Tag Archives: Bernadette Lafont

Philippe Garrel – Le Révélateur (1968)

A 4-year-old child is the element from and around which the action develops, and brings sentiments and emotions to light. The French word “révélateur”/developper describes the product to develop or “reveal” film negatives.) Read More »

László Szabó – Zig zig (1975)

The story of two singers/prostitutes that dream of a big house, 160kg former opera diva/wife of an ex-minister of Agriculture that was kidnapped, a police captain with a tapeworm, a rock band that want to become famous, an ex-police captain with a chiken egg under his armpit and many others intresting persons… Read More »

Gérard Pirès – L’ordinateur des pompes funèbres aka The Undertaker Parlor Computer (1976)

In this black comedy, Fred (Jean-Louis Trintingnant) works for an insurance company as a computer engineer. Fred is bored with enduring the trials of his shrewish wife, so, after using actuarial tables to calculate the most common means of death, he cleverly prepares the family bathroom and brings about her demise. For a while he is content with his new freedom, but then he recognizes that a friend is in a similar situation. Read More »

Francis Girod – Claude Chabrol: Mon premier film AKA Claude Chabrol : My First Movie (2003)

This 2003 documentary by Francis Girod revisits the town of Sardent, the location for LE BEAU SERGE as well as the site of director Claude Chabrol’s introduction to cinema as a young man. It features interviews with Chabrol and actors Jean-Claude Brialy and Bernadette Lafont. Read More »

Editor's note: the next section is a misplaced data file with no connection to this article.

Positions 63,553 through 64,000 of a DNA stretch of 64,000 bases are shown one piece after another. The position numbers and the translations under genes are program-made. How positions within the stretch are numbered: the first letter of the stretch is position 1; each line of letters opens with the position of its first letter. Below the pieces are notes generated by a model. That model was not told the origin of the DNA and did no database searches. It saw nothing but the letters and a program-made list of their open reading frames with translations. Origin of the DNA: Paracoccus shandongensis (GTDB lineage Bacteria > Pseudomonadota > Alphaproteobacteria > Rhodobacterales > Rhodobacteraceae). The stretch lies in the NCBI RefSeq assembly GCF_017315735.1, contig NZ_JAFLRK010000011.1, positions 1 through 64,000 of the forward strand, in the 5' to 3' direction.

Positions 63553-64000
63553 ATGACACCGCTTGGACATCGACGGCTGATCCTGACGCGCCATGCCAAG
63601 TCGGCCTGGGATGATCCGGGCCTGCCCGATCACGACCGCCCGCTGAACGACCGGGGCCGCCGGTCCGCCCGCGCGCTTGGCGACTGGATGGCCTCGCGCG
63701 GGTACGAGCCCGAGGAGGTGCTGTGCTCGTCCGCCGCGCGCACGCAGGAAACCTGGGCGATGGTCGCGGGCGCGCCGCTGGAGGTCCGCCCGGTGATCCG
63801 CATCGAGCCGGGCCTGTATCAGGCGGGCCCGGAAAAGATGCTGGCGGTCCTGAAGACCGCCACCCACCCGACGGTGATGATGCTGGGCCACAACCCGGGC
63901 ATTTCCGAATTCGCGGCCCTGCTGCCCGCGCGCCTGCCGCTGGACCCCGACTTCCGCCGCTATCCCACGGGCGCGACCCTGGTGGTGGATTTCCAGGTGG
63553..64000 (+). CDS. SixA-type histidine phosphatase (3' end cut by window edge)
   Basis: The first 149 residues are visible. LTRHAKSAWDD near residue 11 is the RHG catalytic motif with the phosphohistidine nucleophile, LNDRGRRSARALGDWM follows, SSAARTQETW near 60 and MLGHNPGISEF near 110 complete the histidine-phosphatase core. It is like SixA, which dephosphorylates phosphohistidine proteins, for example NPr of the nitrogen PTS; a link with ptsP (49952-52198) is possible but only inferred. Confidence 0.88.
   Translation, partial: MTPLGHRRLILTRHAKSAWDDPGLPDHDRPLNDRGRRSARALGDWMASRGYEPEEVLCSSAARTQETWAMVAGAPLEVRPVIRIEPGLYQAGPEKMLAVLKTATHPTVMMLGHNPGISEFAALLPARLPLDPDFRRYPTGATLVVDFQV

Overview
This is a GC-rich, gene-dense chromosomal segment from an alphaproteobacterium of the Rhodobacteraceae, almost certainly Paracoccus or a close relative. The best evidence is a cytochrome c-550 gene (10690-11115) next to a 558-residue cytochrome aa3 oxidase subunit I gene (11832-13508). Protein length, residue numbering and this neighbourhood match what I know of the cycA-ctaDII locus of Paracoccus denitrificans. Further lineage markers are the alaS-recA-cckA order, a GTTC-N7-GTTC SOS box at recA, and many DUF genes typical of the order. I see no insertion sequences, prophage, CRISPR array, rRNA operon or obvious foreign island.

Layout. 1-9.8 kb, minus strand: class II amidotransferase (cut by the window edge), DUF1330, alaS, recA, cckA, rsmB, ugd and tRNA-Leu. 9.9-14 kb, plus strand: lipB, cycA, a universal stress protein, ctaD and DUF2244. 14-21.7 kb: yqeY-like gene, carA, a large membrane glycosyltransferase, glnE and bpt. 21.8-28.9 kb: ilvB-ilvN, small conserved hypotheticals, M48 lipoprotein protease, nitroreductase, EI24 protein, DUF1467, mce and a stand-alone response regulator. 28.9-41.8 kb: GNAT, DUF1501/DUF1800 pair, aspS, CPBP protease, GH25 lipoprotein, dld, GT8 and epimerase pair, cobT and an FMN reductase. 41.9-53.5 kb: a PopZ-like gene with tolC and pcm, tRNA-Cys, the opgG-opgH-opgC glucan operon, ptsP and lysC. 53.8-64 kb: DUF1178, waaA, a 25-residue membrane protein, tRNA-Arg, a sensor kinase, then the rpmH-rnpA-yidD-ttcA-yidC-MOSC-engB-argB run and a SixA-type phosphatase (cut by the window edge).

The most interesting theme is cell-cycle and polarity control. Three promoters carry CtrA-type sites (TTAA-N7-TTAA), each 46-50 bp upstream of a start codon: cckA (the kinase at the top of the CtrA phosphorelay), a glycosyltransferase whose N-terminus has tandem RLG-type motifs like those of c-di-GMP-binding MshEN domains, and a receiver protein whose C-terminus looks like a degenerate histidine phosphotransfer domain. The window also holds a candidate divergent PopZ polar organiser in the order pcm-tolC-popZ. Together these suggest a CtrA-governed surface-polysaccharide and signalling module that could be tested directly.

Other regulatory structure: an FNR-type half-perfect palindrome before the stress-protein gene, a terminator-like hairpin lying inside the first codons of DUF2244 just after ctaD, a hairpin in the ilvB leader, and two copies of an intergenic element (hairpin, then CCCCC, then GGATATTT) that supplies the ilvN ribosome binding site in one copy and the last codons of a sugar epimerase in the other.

Pascal Aubier – Valparaiso, Valparaiso (1971)

Review by Jonathan Rosenbaum:
It’s been a full quarter of a century, but I still harbor fond memories of a low-budget French comedy called Valparaiso Valparaiso, a first feature starring Alain Cuny and Bernadette Lafont that I saw at Cannes in 1973. A lighthearted satire about the myopia of romantic French revolutionaries, it details an elaborate hoax perpetrated on a befuddled leftist–a character so absorbed in the glory of departing for Chile to fight the good fight as a special agent that he doesn’t even notice the political struggle going on around him on the French docks when he leaves. Read More »

Jean-Daniel Pollet – L’amour c’est gai, l’amour c’est triste aka Love Is Gay, Love Is Sad (1971)

Quote:
Leon is a tailor and he believes men are coming to see his trollop sister Marie to have their palms read. Then Arlette, a young provincial girl saved from suicide by Marie, comes to live in the apartment… Read More »

Jean Eustache – La maman et la putain (1973)

A few days of a dandyish French intellectual in his late 20s named Alexandre (Jean-Pierre Leaud), who’s living with and supported by his lover, Marie (Bernadette Lafont); she’s in her mid-30s and runs a small boutique. In the first scene he borrows a neighbor’s car and tracks down a former girlfriend, Gilberte (Isabelle Weingarten), who’s just started a new semester at the Sorbonne, and tries to persuade her to marry him, only to discover that she’s just agreed to marry someone else. (We and Alexandre briefly glimpse Gilberte with her husband, played by Eustache, toward the end of the film, in the liquor section of a department store.) After hanging out with an equally idle friend (Jacques Renard) at the Deux Magots cafe, Alexandre follows a young woman after she leaves a nearby table, asks for her phone number, and scores; the remainder of the film is devoted to his courting of her. Read More »